Sunday, October 14, 2012

President Benjamin Harrison

Benjamin Harrison
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23rd President of the United States
Under the Constitution of 1787
March 4, 1889 – March 4, 1893

BENJAMIN HARRISON was born in his grandfather’s home in North Bend, Hamilton County, Ohio on August 20, 1833. His father, John Scott Harrison was the son of William Henry Harrison, the 9th President of the United States and the grandson of Benjamin Harrison of Virginia, who was one of the signers of the Declaration of Independence. Harrison’s mother was Elizabeth Irwin of Mercersburg, Pennsylvania and the couple settled on the family estate on the banks of the Ohio near the mouth of the Big Miami River.

Students and Teachers of US History this is a video of Stanley and Christopher Klos presenting America's Four United Republics Curriculum at the University of Pennsylvania's Wharton School. The December 2015 video was an impromptu capture by a member of the audience of Penn students, professors and guests that numbered about 200.

Young Harrison started school in a log schoolhouse and at the age of fifteen he went to Cary’s Academy (which later became Farmer’s College) near Cincinnati. In 1850, he entered Miami University of Ohio as a junior. At Miami he renewed his acquaintance with Caroline Lavinia Scott, the daughter of John W. Scott who had taught Harrison science at Cary’s Academy and was the president of the Oxford Female Institute. Harrison graduated in 1852 with highest honors. Although deeply religious, he finally decided to study law with Storer and Gwynne a Cincinnati firm. He married Caroline on October 20, 1853 in the same year he was admitted to the Ohio bar. The Harrisons had two children: Russell Benjamin Harrison (1854 – 1936) and Mary Scott Harrison (1858 – 1930).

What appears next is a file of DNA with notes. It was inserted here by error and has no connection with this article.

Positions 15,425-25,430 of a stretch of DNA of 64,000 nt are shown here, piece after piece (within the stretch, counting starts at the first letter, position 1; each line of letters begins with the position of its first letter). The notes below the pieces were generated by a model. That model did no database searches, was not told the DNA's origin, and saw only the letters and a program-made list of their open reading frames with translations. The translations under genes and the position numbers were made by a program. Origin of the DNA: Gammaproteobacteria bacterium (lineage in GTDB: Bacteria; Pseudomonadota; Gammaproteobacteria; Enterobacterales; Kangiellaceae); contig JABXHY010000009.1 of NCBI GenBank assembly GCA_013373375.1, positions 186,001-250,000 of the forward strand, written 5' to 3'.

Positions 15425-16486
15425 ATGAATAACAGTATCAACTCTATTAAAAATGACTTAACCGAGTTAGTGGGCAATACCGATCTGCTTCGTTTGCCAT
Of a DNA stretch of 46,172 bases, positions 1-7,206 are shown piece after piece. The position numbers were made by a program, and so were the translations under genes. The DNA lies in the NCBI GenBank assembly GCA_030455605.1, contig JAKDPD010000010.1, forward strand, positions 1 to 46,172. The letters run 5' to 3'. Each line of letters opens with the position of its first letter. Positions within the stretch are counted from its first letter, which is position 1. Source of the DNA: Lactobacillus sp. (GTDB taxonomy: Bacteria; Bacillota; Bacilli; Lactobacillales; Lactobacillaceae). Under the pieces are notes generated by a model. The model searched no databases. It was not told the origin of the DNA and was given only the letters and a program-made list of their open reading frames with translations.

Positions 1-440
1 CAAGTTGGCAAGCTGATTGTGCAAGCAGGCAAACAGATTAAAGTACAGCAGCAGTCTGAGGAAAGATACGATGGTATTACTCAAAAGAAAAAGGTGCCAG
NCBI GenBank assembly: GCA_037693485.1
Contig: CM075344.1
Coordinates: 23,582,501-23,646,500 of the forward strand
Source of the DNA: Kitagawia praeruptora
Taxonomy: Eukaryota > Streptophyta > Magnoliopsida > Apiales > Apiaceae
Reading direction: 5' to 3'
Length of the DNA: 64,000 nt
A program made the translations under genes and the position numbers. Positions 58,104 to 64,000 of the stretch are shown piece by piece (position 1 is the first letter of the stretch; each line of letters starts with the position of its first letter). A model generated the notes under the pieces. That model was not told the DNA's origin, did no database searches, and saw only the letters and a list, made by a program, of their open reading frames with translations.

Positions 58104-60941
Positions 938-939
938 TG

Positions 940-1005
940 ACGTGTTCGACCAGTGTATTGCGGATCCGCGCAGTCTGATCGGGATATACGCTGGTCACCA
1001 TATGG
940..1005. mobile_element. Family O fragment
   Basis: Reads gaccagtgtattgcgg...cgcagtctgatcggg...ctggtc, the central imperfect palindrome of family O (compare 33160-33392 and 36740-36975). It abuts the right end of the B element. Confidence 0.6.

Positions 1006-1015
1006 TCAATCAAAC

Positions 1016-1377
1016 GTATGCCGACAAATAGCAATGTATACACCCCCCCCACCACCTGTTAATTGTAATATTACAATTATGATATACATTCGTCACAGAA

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Harrison and his bride moved to Indianapolis, Indiana, which seemed to him to be a promising location for a legal practice. He formed a partnership with William Wallace, son of a former Indiana governor and the firm prospered, as they were not specialized but took every case. Harrison achieved his training as an all around lawyer and he had few rivals. His ability as a lawyer aided well in his political career and in 1860, he was elected to the office of Reporter of the Supreme Court of the State of Indiana.

In August 1862 at the request of Governor Oliver P. Morton, Harrison entered the Union Army as a Colonel of the 70th Indiana Regiment and he was honorably discharged in June 1865, after participating in many important engagements during his three years of service.

Harrison returned to Indiana a war hero and he gained wide fame and some fortune with his law practice, Porter, Harrison & Fishback. In 1881, he was elected to the United States Senate by the Indiana Legislature and served until 1887, during which time he became one of the Senate’s strongest debaters. In 1888 he was presented to the Republican National Convention by the Indiana delegation as a nominee for president. He won the nomination on the eighth ballot and took a very active part in his campaign, making many speeches and aided by his historic name. He was elected in November receiving 233 electoral votes to Grover Cleveland’s 168.

On March 4, 1889, Harrison was inaugurated. He had received substantial campaign contributions from American manufacturers who favored his protectionist stance, but he displeased both party loyalists and reformers during his term in office. He sponsored the first Pan-American Congress and supported the McKinley Tariff Act, which increased import duties, and the Sherman Anti-Trust Act, which regulated monopolies. While manufacturers benefited from the high tariffs under Harrison, they did not pass the benefits on to labor. He was faced with mounting resentment among industrial workers and a depressed farm economy.